I did what everyone does when s/he wants to find out about something s/he doesn’t already know. I looked it up on Wikipedia. The Wiki page for OCD has one of those “warning” boxes that the information contained therein has “multiple issues.” Not deterred, I read on. Here’s the Wiki definition:
Obsessive–compulsive disorder (OCD) is an anxiety disorder characterized by intrusive thoughts that produce uneasiness, apprehension, fear, or worry, by repetitive behaviors aimed at reducing anxiety, or by a combination of such thoughts (obsessions) and behaviors (compulsions). Symptoms may include repetitive handwashing; extensive hoarding; preoccupation with sexual or aggressive impulses, or with particular religious beliefs; aversion to odd numbers; and nervous habits, such as opening a door and closing it a certain number of times before one enters or leaves a room. These symptoms can be alienating and time-consuming, and often cause severe emotional and financial distress. The acts of those who have OCD may appear paranoid and come across to others as psychotic. However, OCD sufferers generally recognize their thoughts and subsequent actions as irrational, and they may become further distressed by this realization.
On one level, I was relieved. My rate of handwashing falls within the norm, and I have no fear of odd numbers. (In fact, my favorite number is 13.) Nevertheless, I did see bits of myself in this definition. I’m definitely a torture-info hoarder, and I do find the whole fascination with torture time-consuming. I’m not financially “distressed” (at least not for this reason), and I could even be financially enriched if only someone would make a Jeopardy-Torture show. I don’t know if I seem “paranoid” to others or if my friends and family regard me as “psychotic.” No one has said anything…But it was the last sentence—“OCD sufferers generally recognize their thoughts and subsequent actions as irrational”—that gave me pause. Is OCD partly defined by self-awareness? If so, is self-awareness actually a sign of the disorder? Perhaps that sentence is one of the aspects of the Wiki page that reflects “multiple issues.”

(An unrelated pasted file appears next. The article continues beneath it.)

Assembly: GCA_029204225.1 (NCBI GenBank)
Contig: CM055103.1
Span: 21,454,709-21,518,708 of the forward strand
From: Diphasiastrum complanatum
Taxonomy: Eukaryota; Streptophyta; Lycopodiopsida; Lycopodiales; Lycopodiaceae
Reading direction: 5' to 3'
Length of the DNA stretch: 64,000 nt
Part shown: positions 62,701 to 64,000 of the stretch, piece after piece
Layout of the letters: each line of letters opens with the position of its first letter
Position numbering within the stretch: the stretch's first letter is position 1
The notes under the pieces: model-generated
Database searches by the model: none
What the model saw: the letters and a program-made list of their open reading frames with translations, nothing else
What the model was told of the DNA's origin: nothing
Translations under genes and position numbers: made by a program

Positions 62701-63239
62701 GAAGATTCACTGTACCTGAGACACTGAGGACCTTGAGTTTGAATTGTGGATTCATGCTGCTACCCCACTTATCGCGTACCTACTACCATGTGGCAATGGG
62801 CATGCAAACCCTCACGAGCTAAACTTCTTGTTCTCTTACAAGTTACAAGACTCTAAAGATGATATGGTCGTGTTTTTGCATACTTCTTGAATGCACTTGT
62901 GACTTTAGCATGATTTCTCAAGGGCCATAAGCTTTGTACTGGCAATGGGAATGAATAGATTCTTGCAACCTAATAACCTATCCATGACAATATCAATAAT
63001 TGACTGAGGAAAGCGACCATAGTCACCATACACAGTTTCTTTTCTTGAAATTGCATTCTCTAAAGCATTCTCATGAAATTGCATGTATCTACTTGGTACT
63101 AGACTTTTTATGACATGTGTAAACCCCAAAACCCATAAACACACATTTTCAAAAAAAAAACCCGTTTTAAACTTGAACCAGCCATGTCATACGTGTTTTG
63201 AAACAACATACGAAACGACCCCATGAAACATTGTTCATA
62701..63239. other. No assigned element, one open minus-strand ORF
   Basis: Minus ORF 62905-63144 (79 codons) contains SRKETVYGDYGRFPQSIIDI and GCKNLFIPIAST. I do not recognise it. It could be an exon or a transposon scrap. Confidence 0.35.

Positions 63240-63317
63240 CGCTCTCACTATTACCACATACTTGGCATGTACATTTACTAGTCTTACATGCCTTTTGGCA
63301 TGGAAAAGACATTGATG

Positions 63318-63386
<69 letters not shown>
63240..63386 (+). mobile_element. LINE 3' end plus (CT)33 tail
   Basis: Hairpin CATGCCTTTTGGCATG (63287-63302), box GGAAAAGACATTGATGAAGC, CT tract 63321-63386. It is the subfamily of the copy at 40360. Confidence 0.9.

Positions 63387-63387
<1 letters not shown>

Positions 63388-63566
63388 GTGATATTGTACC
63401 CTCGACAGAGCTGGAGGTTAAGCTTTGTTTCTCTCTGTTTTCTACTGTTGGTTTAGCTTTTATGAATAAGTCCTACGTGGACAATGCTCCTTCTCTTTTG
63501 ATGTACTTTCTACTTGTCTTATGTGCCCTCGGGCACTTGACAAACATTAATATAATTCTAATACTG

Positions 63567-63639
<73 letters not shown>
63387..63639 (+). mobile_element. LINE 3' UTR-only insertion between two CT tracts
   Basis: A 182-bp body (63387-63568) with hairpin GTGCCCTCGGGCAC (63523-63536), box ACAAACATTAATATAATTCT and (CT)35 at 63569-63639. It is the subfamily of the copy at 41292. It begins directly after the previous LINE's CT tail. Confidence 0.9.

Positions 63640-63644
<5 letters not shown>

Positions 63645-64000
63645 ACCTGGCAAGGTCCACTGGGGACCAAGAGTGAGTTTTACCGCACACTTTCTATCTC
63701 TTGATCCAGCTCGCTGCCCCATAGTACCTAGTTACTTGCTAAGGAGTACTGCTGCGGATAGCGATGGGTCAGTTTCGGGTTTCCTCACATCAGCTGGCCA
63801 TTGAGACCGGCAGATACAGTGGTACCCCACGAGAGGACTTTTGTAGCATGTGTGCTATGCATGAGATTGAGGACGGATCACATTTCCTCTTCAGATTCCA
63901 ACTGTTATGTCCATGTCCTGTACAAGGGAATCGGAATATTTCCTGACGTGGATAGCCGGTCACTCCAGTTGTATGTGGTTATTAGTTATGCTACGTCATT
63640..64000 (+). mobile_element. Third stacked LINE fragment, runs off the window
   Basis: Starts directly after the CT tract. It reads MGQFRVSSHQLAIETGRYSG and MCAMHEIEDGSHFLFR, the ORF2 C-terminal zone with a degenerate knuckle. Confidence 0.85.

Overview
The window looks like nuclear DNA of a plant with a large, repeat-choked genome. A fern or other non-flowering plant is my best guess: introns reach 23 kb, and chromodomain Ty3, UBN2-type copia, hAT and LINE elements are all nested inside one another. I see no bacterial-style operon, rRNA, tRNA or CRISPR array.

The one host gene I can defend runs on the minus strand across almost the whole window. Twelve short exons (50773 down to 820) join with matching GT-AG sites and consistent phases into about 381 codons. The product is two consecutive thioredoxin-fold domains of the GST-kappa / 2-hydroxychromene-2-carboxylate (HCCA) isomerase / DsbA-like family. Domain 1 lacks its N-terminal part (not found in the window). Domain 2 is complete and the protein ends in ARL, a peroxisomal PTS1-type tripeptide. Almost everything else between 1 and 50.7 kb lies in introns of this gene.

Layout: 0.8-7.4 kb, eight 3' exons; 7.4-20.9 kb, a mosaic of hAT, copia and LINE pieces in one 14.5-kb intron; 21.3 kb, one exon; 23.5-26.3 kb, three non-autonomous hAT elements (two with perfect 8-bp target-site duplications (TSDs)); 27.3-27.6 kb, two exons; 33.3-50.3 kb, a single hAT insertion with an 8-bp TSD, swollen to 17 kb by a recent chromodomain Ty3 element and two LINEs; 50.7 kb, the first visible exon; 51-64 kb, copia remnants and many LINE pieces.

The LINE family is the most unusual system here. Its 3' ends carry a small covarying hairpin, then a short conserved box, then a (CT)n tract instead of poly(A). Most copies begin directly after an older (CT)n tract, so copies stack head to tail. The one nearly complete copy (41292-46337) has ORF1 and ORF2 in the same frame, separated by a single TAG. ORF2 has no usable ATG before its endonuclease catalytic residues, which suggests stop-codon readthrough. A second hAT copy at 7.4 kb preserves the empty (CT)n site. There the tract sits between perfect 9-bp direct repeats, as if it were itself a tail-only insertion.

Ultimately, I concluded that my “problem” (i.e., when good obsessions and rational compulsions overwhelm) would be “solved” by less news about torture. And so the solution is contained within the problem. I must do more, obsess more, write and speak more about torture, because my “problem” isn’t psych-anything. My problem is torture.
3 comments for "Is There A Pill For This? "
If you prefer, email your comments to firstname.lastname@example.org.
Hot on Facebook
While the regime worked for half a century to strip Syrians of political interest and to spread apathy among them, the uprising today represents a great collective rehearsal on politics and on developing a concern for common interests.click | email | tweet
Jad NavigationView Full Map, Topics, and Countries »
From Jadaliyya Reports
Jadalicious / جدلشس
Latest EntriesView All Entries »
- مسخ الذاكرة
- New Texts Out Now: Louise Cainkar, Global Arab World Migrations and Diasporas
- Arabian Peninsula Media Roundup (May 21)
- إعادة الحساب الدائمة: إساءة فهم سوريا بعد سنتين
- From al-Araqib to Susiya: Forced Displacement of Palestinians on Both Sides of the Green Line
- كارل ماركس واليسار في لبنان
- Picturing Algeria
- Egypt Media Roundup (May 20)
- Last Week on Jadaliyya (May 13-19)
- Jadaliyya's Occupation, Intervention, and Law Page Resonates
- Al Jazeera Management Orders Joseph Massad Article Pulled in an Act of Pro-Israel Censorship
- سعادت حسن منتو: قصة قصيرة
- Reports Roundup (May 18)
- Injuries, Arrests and House Raids: The Case of a Bahraini Family
- الليبرالية الفلسطينية أمام القضاء الإسرائيلي
- ما هي النكبة؟
- Academic Freedom and the Middle East: A Handbook for Teaching and Research
- Syria's Inglorious Basterd
- Maghreb Media Roundup (May 17)